Sen. Sherrod Brown Fights Back against 'Junk' Health Insurance Plans

A Pattern of Poverty

A Pattern of Poverty

Union Matters

In New York, the Art of a Deal Gone Bitterly Bad

Sam Pizzigati

Sam Pizzigati Editor, Too Much online magazine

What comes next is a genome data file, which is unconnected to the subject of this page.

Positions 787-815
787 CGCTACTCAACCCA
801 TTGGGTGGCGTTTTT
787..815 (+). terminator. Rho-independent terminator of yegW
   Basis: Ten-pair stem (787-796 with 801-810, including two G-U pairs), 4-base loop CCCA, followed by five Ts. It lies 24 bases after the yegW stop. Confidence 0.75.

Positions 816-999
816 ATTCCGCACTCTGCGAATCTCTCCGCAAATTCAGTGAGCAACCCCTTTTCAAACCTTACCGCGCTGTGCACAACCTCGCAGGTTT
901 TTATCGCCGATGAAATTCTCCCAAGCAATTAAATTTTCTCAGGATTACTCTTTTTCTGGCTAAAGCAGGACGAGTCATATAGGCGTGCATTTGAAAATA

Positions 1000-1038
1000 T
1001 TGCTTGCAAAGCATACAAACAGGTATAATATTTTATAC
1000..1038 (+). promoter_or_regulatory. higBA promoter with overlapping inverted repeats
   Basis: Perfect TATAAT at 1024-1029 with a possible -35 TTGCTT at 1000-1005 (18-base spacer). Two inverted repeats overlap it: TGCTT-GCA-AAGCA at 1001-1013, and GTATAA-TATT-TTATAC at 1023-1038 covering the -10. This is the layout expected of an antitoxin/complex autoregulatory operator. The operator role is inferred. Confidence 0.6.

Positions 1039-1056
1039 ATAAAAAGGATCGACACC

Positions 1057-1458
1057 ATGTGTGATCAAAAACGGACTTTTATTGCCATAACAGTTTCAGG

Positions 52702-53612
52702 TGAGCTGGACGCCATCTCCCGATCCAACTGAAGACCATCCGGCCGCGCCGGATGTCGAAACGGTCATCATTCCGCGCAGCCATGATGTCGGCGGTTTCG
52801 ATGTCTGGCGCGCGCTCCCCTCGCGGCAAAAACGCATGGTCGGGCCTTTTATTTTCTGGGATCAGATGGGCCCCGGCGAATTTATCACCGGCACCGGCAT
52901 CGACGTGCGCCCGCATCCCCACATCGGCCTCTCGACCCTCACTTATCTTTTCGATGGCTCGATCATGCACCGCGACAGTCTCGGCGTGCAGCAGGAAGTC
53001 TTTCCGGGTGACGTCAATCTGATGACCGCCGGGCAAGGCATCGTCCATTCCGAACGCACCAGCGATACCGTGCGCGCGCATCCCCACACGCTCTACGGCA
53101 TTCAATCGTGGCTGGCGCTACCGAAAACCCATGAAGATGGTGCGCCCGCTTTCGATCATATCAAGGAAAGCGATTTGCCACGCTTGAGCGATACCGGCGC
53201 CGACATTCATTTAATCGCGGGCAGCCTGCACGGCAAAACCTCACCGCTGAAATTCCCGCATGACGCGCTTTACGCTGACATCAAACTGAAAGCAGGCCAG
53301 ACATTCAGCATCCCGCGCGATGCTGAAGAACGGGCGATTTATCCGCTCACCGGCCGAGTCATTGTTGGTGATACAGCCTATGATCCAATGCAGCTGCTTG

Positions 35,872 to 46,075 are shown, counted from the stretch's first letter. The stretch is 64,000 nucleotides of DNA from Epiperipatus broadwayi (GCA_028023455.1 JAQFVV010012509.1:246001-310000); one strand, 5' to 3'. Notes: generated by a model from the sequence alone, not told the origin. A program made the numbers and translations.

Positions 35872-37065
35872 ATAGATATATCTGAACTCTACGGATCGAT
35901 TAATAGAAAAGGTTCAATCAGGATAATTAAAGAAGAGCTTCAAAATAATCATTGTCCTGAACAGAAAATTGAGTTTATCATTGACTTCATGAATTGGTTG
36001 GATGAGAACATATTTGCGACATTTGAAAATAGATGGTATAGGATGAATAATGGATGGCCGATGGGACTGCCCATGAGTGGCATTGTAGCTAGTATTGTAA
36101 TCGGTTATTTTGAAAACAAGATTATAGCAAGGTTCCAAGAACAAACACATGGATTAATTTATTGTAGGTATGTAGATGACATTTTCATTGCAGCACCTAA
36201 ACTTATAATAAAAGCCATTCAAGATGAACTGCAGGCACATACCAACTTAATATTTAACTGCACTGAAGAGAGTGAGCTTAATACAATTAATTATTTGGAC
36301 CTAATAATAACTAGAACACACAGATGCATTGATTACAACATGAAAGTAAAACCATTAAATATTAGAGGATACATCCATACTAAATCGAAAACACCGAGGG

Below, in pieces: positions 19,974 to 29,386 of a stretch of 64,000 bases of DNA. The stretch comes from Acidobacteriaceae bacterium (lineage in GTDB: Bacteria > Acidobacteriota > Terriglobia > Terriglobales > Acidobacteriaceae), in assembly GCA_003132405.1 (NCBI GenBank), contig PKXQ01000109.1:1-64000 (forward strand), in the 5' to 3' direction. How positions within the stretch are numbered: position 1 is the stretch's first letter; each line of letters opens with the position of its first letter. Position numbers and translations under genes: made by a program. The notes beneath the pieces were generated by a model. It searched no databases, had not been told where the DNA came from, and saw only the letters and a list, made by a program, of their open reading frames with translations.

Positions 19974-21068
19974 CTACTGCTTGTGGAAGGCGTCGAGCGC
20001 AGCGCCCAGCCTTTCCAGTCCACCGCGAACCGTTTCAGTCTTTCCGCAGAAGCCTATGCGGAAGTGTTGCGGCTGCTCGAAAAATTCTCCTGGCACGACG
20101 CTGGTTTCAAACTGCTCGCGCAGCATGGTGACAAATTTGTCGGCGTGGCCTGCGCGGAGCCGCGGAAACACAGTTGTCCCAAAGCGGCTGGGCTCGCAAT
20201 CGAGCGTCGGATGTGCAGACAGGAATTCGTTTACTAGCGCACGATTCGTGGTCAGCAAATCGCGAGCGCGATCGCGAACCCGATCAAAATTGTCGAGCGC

“If you gain fame, power, or wealth,” the philosopher Philip Slater once noted, “you won’t have any trouble finding lovers, but they will be people who love fame, power, or wealth.” Tell me about it, David Mugrabi might be thinking right about now. The billionaire art dealer and his wife Libbie Mugrabi are currently contesting a bitter divorce that has the New York couple in and out of the courts and the headlines. In July, the two tussled in a tug-of-war over a $500,000 20-inch-tall Andy Warhol sculpture. Libbie claims the incident had her fearing for her life, and a friend has testified that David angrily called her and Libbie “low-lifes” and “gold-diggers.” The latest installment: Last Tuesday, lawyers argued over how much Libbie should get for a vacation she and their two kids will be taking this Thanksgiving. Libbie’s lawyer asked for an amount commensurate with the couple’s “$3.5-million-a-year lifestyle.” The judge okayed $4,000, then added: “No one’s going to starve in this family.”

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